Editor’s Blog: The Evolution of TV or: How I Learned to Love Battlestar Galactica

The Editor's Blog

I have always been a public advocate of not watching too much television. Many who know me have heard the phrase “Watching television is unproductive” escape my lips on more than one occasion. And its true, I have always fronted as an anti-TV, pro-Cinema goon who hypocritically owns a nice HDTV and subscribes to HD cable. It is a terrible element of my life, thus I must seek some retribution.

In order to do so I must admit to you all, in a very public forum, that I do love certain television shows. I will not admit to having watched these shows during their original broadcasts though, as that would be conflicting with my core values as a TV-hater. Thanks to the advent of TV on DVD, I have been able to get my fix of great sitcoms without having to wade through commercials or fight battles of epic proportion with my consistently inoperable DVR. I have been able to watch every episode of “Seinfeld” in order (which takes months, in case you are wondering), catch the entire existence of “Arrested Development” (a show that is the closest thing we will ever see to recreating genius on the level of “Seinfeld”) and I even watched all of “Freaks and Geeks” — as you can see, I have a thing for shows that are no longer on the air.

There are some shows that I have loved that still exist today, including “The Office”, Dennis Leary’s “Rescue Me” and the hysterical “It’s Always Sunny in Philadelphia”. But as you can see, I have always been more of a sitcom guy. I have never ventured into the world of primetime drama with shows like “Lost” (which I will eventually have to go back and watch), “24” or even “Battlestar Galactica” — until now.

Battlestar Galactica CylonOn Friday evening around 8 p.m. Eastern I pulled a dusty “Battlestar Galactica: Season One” DVD box set from my collection and broke the plastic seal, a small moment in what would become an epic transition in my TV-watching life. Almost ten hours later, sometime around 5:30 a.m. Saturday, I finally put the DVD set back on the shelf and made my way to my cozy bed, having watched all but one disc of the entire BSG mini-series and season one. Though fans of the series had warned me previously I still couldn’t believe it, but I was addicted to “Battlestar Galactica”. And I am still addicted, even today, as I have penciled in a trip to Best Buy to pick up Season Two and the Razor DVDs. To some it would be sad… To me, it is all part of my evolution as a movie geek.

What I have realized in my time spent with this generation’s “Star Trek” is that television shows have come a long way in recent years, especially those niche shows on the Sci-fi Channel and FX. Back in the day, the closest thing that movie geeks had to great television that felt like a big movie was stuff like “Sliders” (May the career of Jerry O’Connell rest in peace…) and “The X-Files”. But even back then it was all geared toward the sci-fi geeks, the remainders of those who remember the heyday of Star Wars and Star Trek. Now however, there seems to be great, epic TV shows for any movie fan. “Lost” is there to satisfy your insatiable mid-week need for drama, “24” brings you your action fix and yes, even a sitcom like “The Office” lays down comedy that rivals any Judd Apatow flick.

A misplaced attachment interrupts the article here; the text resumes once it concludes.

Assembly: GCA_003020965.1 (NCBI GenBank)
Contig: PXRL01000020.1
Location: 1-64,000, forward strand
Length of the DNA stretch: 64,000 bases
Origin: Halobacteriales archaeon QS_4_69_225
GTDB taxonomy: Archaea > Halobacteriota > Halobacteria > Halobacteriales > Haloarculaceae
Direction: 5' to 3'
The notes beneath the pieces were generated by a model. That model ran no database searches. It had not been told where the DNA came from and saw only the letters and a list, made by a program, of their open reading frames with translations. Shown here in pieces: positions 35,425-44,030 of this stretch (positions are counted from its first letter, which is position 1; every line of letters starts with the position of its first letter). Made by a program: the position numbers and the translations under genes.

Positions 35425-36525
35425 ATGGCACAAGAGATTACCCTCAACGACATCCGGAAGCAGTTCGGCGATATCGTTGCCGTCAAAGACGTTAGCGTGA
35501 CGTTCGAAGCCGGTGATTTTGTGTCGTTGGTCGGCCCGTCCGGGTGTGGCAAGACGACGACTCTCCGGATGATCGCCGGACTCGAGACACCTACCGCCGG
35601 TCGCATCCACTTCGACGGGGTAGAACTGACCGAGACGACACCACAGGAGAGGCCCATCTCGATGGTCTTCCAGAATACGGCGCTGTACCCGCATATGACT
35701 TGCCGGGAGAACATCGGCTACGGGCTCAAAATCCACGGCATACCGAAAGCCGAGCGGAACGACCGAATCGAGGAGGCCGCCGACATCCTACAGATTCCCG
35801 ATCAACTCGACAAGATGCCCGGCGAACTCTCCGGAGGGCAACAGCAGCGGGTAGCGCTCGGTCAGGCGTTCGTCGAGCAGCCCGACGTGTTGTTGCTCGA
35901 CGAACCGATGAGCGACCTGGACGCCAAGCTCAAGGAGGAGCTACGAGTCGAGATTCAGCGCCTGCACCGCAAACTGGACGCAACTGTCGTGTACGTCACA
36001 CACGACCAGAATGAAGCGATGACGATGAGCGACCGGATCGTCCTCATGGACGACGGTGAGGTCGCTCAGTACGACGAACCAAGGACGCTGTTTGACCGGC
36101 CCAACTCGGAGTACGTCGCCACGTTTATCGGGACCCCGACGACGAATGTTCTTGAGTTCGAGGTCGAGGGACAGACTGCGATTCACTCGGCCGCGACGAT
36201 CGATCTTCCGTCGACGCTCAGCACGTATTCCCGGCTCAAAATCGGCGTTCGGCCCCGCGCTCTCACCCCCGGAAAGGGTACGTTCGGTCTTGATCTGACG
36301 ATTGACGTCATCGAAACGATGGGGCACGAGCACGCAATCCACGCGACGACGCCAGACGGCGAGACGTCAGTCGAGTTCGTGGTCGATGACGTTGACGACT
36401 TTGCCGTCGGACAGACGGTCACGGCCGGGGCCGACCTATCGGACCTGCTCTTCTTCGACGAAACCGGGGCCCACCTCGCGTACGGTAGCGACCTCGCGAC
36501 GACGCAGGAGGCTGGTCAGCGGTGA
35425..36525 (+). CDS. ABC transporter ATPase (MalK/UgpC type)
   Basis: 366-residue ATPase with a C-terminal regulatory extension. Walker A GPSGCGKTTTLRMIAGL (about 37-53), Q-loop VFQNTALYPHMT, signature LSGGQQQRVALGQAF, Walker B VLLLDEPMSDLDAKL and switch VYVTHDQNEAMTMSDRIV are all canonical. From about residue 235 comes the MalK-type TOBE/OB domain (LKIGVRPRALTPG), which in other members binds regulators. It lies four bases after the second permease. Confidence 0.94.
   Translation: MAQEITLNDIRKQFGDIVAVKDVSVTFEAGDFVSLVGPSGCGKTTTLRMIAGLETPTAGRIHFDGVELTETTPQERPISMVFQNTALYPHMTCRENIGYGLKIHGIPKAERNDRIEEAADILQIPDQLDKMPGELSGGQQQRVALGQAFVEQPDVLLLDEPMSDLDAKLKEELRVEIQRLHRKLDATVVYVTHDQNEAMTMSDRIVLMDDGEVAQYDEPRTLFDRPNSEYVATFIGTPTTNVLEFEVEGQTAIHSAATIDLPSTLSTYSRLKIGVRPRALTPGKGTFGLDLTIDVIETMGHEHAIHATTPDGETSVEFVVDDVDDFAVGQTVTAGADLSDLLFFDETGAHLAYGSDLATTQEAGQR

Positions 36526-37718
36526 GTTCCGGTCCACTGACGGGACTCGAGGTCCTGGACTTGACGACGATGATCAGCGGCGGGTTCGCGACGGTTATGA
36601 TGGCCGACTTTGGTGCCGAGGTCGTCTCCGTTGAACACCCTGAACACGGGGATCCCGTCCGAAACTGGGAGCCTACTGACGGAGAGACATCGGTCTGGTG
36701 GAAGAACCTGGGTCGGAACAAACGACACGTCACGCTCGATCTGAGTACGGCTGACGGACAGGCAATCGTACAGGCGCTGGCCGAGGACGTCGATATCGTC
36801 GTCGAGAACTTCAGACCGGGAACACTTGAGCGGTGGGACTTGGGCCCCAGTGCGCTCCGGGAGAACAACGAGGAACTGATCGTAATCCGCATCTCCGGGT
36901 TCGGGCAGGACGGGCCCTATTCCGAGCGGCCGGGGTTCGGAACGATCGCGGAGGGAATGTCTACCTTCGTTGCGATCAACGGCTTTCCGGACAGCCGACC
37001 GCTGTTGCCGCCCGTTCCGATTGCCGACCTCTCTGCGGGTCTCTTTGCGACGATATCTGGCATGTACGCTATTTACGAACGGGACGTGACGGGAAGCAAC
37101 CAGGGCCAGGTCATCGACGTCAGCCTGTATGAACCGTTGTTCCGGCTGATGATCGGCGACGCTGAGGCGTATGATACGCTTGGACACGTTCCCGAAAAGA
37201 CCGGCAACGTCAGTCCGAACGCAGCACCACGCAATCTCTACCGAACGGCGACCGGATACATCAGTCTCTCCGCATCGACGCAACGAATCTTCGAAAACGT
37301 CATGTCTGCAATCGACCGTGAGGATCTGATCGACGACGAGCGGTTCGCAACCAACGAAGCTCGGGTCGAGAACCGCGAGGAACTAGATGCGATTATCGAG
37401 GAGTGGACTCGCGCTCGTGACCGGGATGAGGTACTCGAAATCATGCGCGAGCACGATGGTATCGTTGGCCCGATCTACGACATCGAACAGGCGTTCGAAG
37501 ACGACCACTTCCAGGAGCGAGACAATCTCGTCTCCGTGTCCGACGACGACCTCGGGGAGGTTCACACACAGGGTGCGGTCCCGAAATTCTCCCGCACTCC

And yes, for the sci-fi geek, there is still plenty out there, including my new love, “Battlestar Galactica”. What began as curiosity after seeing the original 1978 pilot at the Ohio 24-Hour Sci-Fi Marathon has bloomed into a full-on affair. It is an affair that has left me changed, scarred with the realization that television has finally come around, somehow rivaling the entertainment value of films. For a movie geek, this is a win-win scenario. So this week, as I prepare to see Iron Man and get this summer movie season kicked off, I plan to be living somewhere in 2005, during season two of “BSG”, continuing my full-on transformation into a TV watcher — or at least, a DVD watcher with a lot of TV show box sets.

This brings me to the question of the weekend. We have been toying around with the notion of starting a new feature called “TV for Movie Geeks” here at FSR. This would focus on great television shows that every movie geek should be watching. Is this something that would interest you, as a reader? Let me know in the comment section below.

Neil Miller is the Founder and Publisher of Film School Rejects. For almost a decade, he has been talking movies on television, the radio, and the Internet. As of yet, no one has stopped him.

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